For the past eight years, the iPhone has been the innovator. Whether we’re talking about hardware breakthroughs, software solutions, or just plain good looks, the iPhone has always taken the lead, ushering in the latest technologies and design shifts before any other device: the Retina screen, Siri, Lightning, Touch ID, Apple Pay—even the new MacBook’s shiny gold case owes a debt to the iPhone 5s.
For the first time since its debut, the iPhone isn’t the most cutting-edge piece of technology in Apple’s lineup. While Apple Watch borrowed some of the iPhone 6’s style and smarts, it also brings a host of new features and technologies made possible by the uniqueness of the device. So while I wouldn’t expect the next iPhone to sport a Digital Crown or a dedicated Friends button, there are still plenty of tricks it can learn from the new kid on the block.
1. Glance encounters
Apple Watch is the rare product that’s built to be used as little as possible. Its design and functionality is meant to get you in and out without dawdling or distraction, and the sum total of one’s interaction—whether it’s sending a message, tracking steps, or just checking the time—is meant to be measured in seconds, not minutes. In the time it takes to unlock my iPhones, in fact, I would likely already be putting down my wrist.
It’s a fundamentally different way of thinking, and one I’d like to see make its way to the iPhone. Apple has thus far been reluctant to allow us to do much of anything without unlocking our phones first, and despite Touch ID speeding that up, I’d love a Glances-style system for the iPhone’s lock screen.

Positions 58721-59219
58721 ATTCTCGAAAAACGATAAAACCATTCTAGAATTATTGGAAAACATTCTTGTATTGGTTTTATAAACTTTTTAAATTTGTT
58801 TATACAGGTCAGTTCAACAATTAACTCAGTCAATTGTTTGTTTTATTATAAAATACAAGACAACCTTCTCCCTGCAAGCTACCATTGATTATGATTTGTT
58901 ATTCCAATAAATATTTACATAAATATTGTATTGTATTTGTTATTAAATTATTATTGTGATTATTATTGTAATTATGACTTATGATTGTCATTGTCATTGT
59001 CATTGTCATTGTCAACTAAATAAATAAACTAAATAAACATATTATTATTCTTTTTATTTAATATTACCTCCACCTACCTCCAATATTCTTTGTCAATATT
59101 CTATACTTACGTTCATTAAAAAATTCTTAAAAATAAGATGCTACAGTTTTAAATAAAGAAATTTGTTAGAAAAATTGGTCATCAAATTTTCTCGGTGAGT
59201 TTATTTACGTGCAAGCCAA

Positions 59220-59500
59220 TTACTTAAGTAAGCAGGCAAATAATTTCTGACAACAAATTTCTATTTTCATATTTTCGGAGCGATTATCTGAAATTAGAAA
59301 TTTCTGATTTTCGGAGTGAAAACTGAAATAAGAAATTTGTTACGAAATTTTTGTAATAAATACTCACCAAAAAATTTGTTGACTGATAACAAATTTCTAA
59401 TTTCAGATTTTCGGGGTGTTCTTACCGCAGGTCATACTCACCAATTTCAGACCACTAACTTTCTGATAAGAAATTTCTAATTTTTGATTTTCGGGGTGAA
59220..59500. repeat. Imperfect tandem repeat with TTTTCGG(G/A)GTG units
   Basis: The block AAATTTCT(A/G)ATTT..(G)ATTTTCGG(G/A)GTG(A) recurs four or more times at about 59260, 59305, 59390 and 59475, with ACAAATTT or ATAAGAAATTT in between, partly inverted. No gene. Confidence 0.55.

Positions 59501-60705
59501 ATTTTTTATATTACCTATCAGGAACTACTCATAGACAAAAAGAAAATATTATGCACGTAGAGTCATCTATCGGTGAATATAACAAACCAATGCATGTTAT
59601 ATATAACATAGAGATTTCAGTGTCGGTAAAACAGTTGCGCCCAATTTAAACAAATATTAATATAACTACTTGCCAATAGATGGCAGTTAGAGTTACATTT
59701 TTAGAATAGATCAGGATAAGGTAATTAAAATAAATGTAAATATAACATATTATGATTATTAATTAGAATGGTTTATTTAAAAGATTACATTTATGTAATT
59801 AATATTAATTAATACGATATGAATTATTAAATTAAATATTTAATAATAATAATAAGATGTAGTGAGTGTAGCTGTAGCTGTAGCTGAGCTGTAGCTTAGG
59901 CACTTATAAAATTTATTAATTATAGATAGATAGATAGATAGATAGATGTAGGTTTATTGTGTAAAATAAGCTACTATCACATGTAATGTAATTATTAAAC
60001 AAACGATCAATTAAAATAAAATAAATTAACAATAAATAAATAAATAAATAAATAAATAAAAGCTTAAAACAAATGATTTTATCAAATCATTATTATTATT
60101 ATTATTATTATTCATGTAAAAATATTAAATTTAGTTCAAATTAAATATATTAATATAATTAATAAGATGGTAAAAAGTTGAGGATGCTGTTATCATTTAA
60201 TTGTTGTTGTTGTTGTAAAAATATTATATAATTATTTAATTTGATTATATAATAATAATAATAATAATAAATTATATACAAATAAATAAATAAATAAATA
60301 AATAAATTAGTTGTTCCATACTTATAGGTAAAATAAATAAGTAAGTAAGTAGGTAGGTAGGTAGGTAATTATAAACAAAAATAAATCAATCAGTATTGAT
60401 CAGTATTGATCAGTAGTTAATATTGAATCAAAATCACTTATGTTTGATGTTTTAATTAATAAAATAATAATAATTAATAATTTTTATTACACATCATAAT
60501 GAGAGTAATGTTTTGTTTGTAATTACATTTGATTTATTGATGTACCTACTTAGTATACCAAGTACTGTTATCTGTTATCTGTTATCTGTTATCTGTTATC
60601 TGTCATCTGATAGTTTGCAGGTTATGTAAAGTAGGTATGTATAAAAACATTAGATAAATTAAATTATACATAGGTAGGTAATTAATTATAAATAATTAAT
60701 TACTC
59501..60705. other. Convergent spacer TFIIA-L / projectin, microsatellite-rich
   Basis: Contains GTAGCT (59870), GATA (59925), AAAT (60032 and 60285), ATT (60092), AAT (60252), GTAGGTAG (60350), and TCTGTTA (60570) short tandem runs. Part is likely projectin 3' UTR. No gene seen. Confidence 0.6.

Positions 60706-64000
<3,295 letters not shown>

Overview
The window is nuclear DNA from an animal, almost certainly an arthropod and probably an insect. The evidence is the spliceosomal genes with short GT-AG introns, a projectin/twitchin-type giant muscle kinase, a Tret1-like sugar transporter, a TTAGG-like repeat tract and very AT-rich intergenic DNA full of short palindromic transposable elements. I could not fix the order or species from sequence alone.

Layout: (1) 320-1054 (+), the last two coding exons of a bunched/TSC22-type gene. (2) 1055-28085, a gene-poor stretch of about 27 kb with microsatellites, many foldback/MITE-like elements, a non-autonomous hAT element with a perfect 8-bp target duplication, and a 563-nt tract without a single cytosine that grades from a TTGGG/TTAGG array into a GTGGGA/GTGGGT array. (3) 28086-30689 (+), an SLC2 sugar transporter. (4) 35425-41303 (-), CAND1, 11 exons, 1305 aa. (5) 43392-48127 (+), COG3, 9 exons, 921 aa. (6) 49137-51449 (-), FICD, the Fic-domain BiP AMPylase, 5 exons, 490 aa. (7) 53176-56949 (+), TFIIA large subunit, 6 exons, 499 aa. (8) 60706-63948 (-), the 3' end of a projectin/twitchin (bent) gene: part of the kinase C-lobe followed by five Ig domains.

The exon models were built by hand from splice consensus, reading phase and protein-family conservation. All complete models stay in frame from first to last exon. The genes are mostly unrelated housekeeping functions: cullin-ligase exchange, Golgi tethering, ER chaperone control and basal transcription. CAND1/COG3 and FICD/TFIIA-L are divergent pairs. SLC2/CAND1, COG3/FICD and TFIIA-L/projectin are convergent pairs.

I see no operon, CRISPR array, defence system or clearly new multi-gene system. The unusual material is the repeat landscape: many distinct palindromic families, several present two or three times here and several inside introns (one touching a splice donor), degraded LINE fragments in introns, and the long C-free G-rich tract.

I thought iOS 8’s Notification Center widgets would suffice as an iOS version of Android’s customizable home screen widgets. But after a relatively brief honeymoon period, I found myself ignoring widgets as much as I did iOS 7’s Today view. The iPhone 6’s larger screen requires a change in grip (or my left hand) just to access the Notification Center, where the jumbled, cluttered interface isn’t conducive to getting things done quickly.
But Glances is perfect. It could easily replace the iPhone Control Center—in fact, as John Gruber notes in his review at Daring Fireball, the leftmost Glance already includes many of the same quick settings buttons. And Glances would give developers a true outlet for delivering quick bits of information far beyond the capabilities of the current set of cramped widgets.